MARCH 19 – APRIL 30, 2016

La mort tragique et prématurée de Jane

DIVISION GALLERY Montreal, 2020 rue William,

"The Tragic and Premature Death of Jane" is about the inescapable fiction of ourselves as we are endlessly replicated in the stories of others. The fascination in popular fiction with impostors, twins, and doppelgängers is tied to our conflicting desire to be known, and our fears of having people find out who we really are, something infinitely magnified by today's self produced and self-reproducing media.

Jane is a character I created in 2006, an archetype to play the role of every-Jane in my 2008 series "Jane's Journey." I took her on the road. We went to Europe, drove across the United States. She came home with me. When I went to China she came along, I thought I'd lost her there, but she showed up again. By 2010 I had been with her for such a long time I began to feel like she was running my life and not the other way around, so I decided she had to go. Luckily I had some help.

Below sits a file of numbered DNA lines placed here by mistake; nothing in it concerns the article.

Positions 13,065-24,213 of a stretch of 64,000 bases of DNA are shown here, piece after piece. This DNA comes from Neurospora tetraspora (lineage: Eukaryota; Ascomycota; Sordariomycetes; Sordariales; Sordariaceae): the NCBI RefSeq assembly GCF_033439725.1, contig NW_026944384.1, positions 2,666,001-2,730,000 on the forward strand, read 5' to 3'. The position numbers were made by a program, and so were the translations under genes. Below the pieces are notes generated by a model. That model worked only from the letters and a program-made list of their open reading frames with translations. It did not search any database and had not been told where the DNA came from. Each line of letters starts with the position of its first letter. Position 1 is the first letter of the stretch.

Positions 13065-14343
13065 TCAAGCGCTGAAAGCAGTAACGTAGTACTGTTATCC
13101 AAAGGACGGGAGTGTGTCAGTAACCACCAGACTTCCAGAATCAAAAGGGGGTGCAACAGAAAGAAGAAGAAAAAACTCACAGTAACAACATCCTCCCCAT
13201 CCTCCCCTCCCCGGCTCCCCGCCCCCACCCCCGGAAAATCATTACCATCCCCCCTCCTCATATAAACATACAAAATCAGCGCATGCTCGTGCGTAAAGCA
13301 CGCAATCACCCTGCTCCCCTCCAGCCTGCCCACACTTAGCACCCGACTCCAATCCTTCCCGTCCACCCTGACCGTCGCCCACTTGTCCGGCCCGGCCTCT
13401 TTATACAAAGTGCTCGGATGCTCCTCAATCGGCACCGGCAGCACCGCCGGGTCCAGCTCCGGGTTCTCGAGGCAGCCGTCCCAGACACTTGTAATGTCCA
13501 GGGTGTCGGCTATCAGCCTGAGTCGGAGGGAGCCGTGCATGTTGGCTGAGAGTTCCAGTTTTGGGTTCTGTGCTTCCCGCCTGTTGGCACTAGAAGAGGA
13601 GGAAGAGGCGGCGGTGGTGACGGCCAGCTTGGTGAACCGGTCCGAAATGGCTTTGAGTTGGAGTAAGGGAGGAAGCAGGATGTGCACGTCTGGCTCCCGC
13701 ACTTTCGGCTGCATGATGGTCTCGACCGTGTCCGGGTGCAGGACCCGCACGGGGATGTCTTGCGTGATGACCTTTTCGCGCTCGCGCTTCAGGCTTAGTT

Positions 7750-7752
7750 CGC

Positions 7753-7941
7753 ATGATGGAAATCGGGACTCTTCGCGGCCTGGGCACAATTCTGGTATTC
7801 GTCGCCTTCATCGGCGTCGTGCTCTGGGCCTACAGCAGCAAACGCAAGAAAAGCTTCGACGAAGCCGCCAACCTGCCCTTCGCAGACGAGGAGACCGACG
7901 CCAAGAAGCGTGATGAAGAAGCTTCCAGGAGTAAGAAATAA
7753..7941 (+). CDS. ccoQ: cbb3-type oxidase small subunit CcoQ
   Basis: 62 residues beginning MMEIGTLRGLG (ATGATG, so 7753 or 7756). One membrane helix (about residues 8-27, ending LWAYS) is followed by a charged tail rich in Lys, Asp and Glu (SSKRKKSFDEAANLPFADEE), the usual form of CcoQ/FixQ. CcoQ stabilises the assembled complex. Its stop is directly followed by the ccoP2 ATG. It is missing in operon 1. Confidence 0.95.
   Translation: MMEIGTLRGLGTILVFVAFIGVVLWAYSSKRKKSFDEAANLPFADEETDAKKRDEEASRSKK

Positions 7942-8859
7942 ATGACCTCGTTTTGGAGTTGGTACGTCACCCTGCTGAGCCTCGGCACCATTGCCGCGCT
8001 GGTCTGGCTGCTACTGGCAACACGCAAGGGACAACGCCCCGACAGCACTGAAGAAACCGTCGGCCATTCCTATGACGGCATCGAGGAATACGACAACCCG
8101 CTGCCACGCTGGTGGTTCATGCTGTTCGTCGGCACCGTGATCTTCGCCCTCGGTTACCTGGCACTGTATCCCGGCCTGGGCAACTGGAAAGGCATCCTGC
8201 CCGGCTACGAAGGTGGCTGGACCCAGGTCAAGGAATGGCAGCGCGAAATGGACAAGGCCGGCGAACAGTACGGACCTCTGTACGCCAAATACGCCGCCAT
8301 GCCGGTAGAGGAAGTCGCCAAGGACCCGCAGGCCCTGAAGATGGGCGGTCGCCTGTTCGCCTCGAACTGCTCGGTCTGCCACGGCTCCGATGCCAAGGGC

There's no better friend than the one who will help you get away with murder. I eliminated Jane in 2011. Her death was announced in a faux-newspaper article written by Christine Unger who also agreed to write the story of her death "My Name is Jane." I created a large, dramatic work with what appears to be Jane's corpse of in an extravagantly moonlit excavation site. We opened a virtual case file an then we both got busy with other things. Still, Jane was there, in the background, a persistent, niggling itch. She was the kind of character to go out with a bang and she hadn't had hers yet. Five years later I offer you "The Tragic and Premature Death of Jane" currently on view at Division Gallery.

What's it all about, Jane is Dead, isn't she? It turns out that the body at the site isn't hers after all. Jane is gone, yes, but only because she's taken on a new identity. You see, I can't really kill her off. Too much of her is me and I am far from finished. Where the earlier series were about Jane as an externalized manifestation of self-discovery. Jane mort is the insidious infection of the duplicate, the way an image of self can become the controlling aspect of self. They say everyone has a doppelgänger. I say why worry about that when we are projecting ourselves into the world with such frequency and rapidity that we're awash in a flood of our own re-created selves, represented in environments read by others as dramas, fictions of life rather than life itself.

below is a synopsis of the pulp-fiction style story of Jane's murder case (the complete story can be read on my site via this link >